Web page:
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Wednesday, 31 October 2012

Electrocardiograms Predict Atrial Fibrillation Prognosis





Factors easily measured on an electrocardiogram (ECG) predict outcomes among patients with atrial fibrillation, two studies showed.

Among participants in two atrial fibrillation trials, resting heart rate, QRS duration, PR interval, and correct QT interval were all associated with mortality or hospitalization outcomes for ECGs conducted in atrial fibrillation or sinus rhythm, Jason Andrade, MD, of the Montreal Heart Institute, reported at the Canadian Cardiovascular Congress in Toronto.

"Our studies offer a means to identify patients at increased risk of adverse 'hard' cardiovascular outcomes using a group of simple parameters easily recognized on a simple 12-lead surface ECG," Andrade said in an email to MedPage Today, noting that the strength of the results was surprising.

The identification of high-risk individuals using these parameters "has the potential to significantly alter the way these patients are cared for," he said. "Ideally, targeted interventions could be undertaken with a goal to alter their adverse clinical course."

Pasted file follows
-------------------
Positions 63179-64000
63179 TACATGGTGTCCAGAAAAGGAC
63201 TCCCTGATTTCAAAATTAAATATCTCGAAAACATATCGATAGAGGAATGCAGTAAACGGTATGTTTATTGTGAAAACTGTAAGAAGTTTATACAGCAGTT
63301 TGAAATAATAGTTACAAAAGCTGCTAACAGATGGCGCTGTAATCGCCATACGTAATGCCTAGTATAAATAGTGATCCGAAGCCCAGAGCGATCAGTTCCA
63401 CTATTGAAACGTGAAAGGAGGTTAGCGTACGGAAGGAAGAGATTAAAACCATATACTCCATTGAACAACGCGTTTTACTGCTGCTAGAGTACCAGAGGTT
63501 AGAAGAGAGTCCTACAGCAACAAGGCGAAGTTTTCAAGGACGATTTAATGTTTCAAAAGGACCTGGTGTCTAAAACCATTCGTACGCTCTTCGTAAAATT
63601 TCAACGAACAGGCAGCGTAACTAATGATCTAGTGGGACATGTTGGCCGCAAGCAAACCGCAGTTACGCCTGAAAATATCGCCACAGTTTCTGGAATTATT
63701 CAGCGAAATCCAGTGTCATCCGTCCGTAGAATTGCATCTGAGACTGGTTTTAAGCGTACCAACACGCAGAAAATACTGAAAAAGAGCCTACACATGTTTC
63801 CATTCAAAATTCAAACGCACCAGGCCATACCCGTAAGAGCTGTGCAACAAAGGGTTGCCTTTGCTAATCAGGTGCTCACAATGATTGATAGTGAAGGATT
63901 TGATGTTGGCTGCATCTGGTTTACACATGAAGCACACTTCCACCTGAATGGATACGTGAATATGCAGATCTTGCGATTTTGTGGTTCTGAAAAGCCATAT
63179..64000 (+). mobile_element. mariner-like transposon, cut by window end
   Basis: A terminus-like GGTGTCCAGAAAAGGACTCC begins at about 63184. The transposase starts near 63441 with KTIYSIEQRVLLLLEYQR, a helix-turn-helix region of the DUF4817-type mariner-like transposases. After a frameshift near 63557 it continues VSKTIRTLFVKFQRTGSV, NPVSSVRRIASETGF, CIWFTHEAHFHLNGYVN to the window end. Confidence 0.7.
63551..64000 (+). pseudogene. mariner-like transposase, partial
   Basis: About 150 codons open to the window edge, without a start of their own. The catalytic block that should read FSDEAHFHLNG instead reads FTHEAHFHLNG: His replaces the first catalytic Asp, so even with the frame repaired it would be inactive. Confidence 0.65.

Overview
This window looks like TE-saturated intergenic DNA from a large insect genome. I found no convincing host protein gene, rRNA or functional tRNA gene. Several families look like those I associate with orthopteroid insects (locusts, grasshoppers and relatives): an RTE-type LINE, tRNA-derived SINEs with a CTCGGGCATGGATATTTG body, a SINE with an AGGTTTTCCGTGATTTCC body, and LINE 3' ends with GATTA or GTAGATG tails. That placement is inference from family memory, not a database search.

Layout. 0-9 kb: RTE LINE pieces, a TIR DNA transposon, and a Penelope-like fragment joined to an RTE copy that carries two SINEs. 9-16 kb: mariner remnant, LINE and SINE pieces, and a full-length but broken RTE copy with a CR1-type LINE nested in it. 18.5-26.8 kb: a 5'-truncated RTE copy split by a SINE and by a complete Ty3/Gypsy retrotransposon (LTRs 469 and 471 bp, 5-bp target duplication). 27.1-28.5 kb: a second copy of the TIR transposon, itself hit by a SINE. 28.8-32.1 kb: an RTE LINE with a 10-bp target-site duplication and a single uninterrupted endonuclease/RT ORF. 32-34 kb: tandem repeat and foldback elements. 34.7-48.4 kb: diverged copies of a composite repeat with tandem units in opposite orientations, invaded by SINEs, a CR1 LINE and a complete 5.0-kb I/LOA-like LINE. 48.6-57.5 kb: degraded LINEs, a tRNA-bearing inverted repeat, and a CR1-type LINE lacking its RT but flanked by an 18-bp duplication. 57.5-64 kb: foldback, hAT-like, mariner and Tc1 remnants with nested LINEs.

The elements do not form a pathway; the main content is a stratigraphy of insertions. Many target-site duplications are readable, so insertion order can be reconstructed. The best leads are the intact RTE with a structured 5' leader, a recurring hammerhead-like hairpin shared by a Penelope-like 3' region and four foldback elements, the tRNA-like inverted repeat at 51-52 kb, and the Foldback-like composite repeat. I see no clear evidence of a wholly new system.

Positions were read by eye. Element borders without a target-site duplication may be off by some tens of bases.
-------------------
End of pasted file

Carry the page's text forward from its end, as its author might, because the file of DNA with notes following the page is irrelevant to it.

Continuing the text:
Previous studies have suggested, although not definitively, that findings on a resting ECG are independently associated with poor outcomes in patients with and without a history of known cardiovascular disease, but the analyses have not focused specifically on patients with atrial fibrillation, for whom there is a lack of validated risk stratification tools.

To explore the issue, Andrade and his colleagues performed two post hoc analyses of combined data from the AFFIRM and AF-CHF trials, which included 5,436 patients with a history of non-permanent atrial fibrillation. One analysis looked at resting heart rate and the other looked at other ECG parameters.

A higher baseline heart rate in sinus rhythm — but not in atrial fibrillation — was associated with a greater risk of cardiovascular death and all-cause death.

Compared with patients with a baseline heart rate of less than 56 beats per minute (bpm), those with a heart rate of more than 73 bpm had about twice the risk of cardiovascular mortality and all-cause mortality during follow-up.

31/10/2012  :  By Todd Neale / MedPage Today
                         Medically Reviewed by Robert Jasmer, MD.

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